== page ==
The iART Public Health Detailing Action Kit and virtual educational sessions will support several core provider practices, including:

  • Offering HIV testing at least once a year, and more frequently to those who may benefit from more frequent testing;
  • Initiating HIV antiretroviral treatment as soon as possible, preferably on the day of the client’s diagnosis;
  • Performing genotype resistance testing on all clients diagnosed with HIV, but not waiting for testing results to initiate iART for eligible clients; and
  • Establishing an iART clinic workflow.

The iART detailing campaign is the Health Department’s latest initiative to scale iART citywide. The Health Department developed a full-day, in-person iART provider training and is set to launch an online Continuing Medical Education (CME)-accredited training for clinical providers in 2021. Tailored technical assistance is also available to HIV clinics. The Health Department offers incentives to contracted providers who initiate iART within 96 hours of a client’s diagnosis or return to care after a lapse in care. In 2016, the Health Department’s Sexual Health Clinics launched JumpstART, which offers iART onsite with navigation to longer-term care. Over 690 Sexual Health Clinic clients, including JumpstART clients, have initiated iART to date.

About NYC Ending the Epidemic

The iART detailing campaign is part of Mayor de Blasio’s New York City Ending the Epidemic Plan (NYC ETE Plan), which includes a $23 million investment to reduce the number of new HIV infections to non-epidemic levels and improve the health and well-being of New Yorkers with HIV. NYC ETE Plan strategies include:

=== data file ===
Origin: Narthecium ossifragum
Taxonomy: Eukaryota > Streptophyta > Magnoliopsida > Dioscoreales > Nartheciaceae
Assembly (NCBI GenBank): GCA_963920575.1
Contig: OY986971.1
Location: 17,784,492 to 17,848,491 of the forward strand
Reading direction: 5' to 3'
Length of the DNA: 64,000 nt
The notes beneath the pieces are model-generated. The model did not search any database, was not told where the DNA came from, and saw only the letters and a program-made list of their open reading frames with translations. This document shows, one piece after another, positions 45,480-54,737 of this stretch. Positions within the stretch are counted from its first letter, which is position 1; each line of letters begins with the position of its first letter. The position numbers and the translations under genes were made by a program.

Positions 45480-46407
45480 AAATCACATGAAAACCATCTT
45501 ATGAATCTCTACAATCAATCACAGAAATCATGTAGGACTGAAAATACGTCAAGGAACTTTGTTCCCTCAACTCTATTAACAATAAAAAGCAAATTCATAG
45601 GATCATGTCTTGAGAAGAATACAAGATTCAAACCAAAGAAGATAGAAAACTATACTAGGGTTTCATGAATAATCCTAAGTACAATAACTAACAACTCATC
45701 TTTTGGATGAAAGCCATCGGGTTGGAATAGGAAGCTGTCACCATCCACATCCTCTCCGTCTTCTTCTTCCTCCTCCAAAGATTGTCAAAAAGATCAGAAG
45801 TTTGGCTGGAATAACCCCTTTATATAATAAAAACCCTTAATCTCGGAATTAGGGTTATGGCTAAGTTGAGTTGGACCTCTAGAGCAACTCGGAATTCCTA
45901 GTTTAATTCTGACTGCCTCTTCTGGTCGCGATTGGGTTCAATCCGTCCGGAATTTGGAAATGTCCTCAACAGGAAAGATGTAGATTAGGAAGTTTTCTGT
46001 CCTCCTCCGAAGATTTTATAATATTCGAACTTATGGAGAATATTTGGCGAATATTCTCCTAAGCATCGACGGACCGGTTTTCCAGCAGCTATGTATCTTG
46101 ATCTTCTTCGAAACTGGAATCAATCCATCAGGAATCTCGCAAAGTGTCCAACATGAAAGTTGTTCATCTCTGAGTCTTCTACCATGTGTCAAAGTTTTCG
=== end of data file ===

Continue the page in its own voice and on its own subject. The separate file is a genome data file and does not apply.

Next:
• Increasing the number of people who know their HIV status by diagnosing HIV infection as early as possible, promoting routine testing within health care facilities, and scaling up testing options in non-clinical settings.
  • Preventing new HIV acquisition by increasing access to effective prevention interventions, including PrEP, PEP, condoms, harm reduction, and supportive services.
  • Improving viral suppression and other health outcomes for people with HIV by optimizing medication adherence and access to care, improving coordination of clinical and supportive services, and increasing access to iART.
  • Enhancing methods to identify and intervene on HIV transmission networks to better support people and communities at increased risk of exposure.
  • In all NYC Ending the Epidemic strategies, utilizing an intersectional, strengths-based, anti-stigma, and community-driven approach to mitigate racism, sexism, homophobia, transphobia, and other systems of oppression that create and exacerbate HIV-related health inequities.

Last year, the Health Department announced that 1,917 New Yorkers had been newly diagnosed with HIV in 2018, down 11% from 2017 and down 67% from 2001 when HIV case reporting began in New York State. Of people receiving HIV medical care in 2018, 87% were virally suppressed, up 81% from 2014. For more information on the City’s efforts to end the HIV epidemic, visit